Many building dedications feature a ribbon-cutting; this one included a front-end loader ceremoniously dumping a scoopful of pulverized sugarcane stalks.
It was an appropriate way to mark the official launch of the Stan Mayfield Biorefinery Pilot Plant in Perry, a cooperative venture between the University of Florida’s Institute of Food and Agricultural Sciences and Buckeye Technologies Inc.
As 200 guests looked on, State Rep. Debbie Mayfield, (R-Vero Beach), stepped up to the big machine and pulled a lever, delivering the first official shipment of feedstock to the biorefinery, which will develop methods for producing fuel ethanol and other compounds from inedible plant material.
The biorefinery is named for Mayfield’s late husband, a member of the state House of Representatives from 2000 until his death in 2008. A UF graduate, Mayfield was a strong advocate of renewable fuels, environmental protection and economic growth.
Mayfield was instrumental in securing a $20 million appropriation from the Florida Legislature to fund the biorefinery, noted UF Senior Vice-President for Agriculture and Natural Resources Jack Payne as he addressed the audience inside the 18,500-square-foot facility.
“(Stan) listened to and respected the research but also knew the way to get this idea from the lab to daily reality had to be a partnership — a partnership that matched the knowledge created at the University of Florida with state support and private industry leadership,” Payne said.
Strong partnership commitment
The commitment to that partnership was evident in the roster of speakers, which included state Commissioner of Agriculture Adam Putnam, UF President Bernie Machen and Buckeye Technologies Inc. Chairman and CEO John Crowe.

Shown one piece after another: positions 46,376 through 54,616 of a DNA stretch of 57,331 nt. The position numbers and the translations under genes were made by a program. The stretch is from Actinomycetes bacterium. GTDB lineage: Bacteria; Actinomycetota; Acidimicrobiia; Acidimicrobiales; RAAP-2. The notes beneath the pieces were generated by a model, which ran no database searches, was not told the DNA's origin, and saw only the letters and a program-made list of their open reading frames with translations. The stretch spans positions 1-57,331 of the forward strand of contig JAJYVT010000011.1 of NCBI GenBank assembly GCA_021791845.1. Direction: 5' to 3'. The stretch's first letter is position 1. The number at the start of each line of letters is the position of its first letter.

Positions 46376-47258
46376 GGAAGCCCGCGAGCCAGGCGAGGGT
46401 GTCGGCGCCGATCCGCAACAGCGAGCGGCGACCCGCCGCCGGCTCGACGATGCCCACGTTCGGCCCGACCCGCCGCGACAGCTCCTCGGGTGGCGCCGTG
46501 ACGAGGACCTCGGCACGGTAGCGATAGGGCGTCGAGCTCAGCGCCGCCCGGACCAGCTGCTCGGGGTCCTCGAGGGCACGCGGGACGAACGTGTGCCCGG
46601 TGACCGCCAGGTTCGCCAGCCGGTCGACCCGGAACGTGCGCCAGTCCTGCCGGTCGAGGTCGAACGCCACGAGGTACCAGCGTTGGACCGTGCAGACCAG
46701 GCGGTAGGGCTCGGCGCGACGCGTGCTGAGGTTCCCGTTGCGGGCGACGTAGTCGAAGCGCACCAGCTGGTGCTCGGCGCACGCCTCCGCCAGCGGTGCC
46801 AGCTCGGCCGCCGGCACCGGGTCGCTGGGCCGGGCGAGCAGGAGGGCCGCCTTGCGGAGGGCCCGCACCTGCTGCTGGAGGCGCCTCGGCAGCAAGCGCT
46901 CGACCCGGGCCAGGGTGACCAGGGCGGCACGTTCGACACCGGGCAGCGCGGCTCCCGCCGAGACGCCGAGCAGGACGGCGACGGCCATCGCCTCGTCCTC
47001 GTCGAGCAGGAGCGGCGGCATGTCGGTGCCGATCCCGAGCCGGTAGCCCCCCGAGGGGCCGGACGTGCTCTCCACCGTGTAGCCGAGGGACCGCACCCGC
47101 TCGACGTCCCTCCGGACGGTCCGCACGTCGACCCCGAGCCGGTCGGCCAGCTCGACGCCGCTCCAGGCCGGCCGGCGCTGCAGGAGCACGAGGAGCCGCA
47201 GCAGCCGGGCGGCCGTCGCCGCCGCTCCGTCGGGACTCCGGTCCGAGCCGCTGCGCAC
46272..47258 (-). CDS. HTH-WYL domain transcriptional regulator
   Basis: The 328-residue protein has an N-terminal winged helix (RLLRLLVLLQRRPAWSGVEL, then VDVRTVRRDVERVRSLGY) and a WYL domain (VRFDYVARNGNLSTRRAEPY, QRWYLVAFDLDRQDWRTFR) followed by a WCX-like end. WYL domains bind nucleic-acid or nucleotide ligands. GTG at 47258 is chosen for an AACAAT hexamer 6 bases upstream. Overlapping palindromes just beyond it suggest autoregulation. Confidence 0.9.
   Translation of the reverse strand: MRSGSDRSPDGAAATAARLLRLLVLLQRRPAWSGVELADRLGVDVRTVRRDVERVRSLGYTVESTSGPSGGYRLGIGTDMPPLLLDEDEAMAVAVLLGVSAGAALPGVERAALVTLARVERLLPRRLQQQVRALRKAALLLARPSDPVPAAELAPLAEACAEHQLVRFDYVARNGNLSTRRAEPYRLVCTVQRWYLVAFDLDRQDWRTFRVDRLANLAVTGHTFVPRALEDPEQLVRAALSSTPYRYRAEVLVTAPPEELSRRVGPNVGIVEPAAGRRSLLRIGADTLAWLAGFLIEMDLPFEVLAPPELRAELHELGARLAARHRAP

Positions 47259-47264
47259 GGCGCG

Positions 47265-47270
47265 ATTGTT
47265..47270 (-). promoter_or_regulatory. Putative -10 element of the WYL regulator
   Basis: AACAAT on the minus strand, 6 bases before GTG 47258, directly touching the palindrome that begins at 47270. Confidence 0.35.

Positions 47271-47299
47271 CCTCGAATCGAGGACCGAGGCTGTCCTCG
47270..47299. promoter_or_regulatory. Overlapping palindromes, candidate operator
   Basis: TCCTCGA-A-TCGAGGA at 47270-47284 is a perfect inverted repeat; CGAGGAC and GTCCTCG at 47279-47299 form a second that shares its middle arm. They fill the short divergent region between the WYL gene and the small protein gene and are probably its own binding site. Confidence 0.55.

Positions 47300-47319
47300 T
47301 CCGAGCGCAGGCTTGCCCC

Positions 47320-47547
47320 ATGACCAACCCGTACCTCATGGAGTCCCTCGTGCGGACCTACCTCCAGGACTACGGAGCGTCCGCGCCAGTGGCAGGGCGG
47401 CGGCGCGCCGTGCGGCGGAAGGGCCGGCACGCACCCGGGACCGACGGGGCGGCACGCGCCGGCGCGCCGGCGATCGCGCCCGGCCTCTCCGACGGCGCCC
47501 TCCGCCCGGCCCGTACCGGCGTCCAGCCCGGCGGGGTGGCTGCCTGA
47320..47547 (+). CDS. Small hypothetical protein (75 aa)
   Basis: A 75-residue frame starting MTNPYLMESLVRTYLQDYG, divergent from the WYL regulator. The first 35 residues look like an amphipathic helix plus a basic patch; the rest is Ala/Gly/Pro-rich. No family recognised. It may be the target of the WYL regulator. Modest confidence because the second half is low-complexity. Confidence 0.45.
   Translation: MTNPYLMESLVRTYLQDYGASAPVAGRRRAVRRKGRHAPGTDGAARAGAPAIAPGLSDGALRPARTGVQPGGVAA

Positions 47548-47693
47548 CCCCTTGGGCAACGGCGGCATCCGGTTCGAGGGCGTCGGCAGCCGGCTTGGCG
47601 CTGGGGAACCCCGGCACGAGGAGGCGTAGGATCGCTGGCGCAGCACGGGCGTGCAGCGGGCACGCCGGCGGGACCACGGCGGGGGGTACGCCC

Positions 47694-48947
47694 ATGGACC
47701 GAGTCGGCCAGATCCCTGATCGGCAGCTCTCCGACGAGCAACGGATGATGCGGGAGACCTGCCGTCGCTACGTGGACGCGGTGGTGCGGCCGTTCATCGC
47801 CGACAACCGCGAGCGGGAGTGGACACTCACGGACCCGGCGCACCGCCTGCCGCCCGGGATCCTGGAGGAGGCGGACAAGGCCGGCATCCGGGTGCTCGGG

Attendees included numerous agricultural leaders and high-ranking officials from state government, UF, Buckeye and other groups involved in the project.
Among them was Lonnie Ingram, a UF distinguished professor of microbiology and cell science, who developed a genetically modified bacterium that will be key to the biorefinery’s operations. The bacterium breaks down cellulose, a major component of plant cell walls, yielding simpler compounds used to produce fuel ethanol and bioplastics.
Calling Ingram a legend in the field of biofuels production, Putnam quipped that being a member of the audience was “like being at the dedication of a light bulb plant with Thomas Edison.”
When fully operational, the biorefinery will produce up to 400 gallons of fuel ethanol and 5,000 pounds of organic acids for bioplastics each day. Some of the researchers’ goals include testing a wide variety of feedstocks, such as crop residues and yard waste, and finding ways to save money on production costs.
At the ceremony’s conclusion, Ingram led a tour of the facility’s interior, which is dotted with huge tanks and crisscrossed by innumerable pipes and valves. The biorefinery is located at Buckeye’s plant in Perry, providing the infrastructure needed to deliver feedstock by train and truck.
In his remarks, Machen said the biorefinery exemplifies the way partnerships between academia, industry and government can produce results for all Florida residents.
“Working together at this demonstration plant, we can help shape a new reality of clean, renewable and domestically produced energy,” Machen said. “I can think of no better example of the mission of a research university at work.”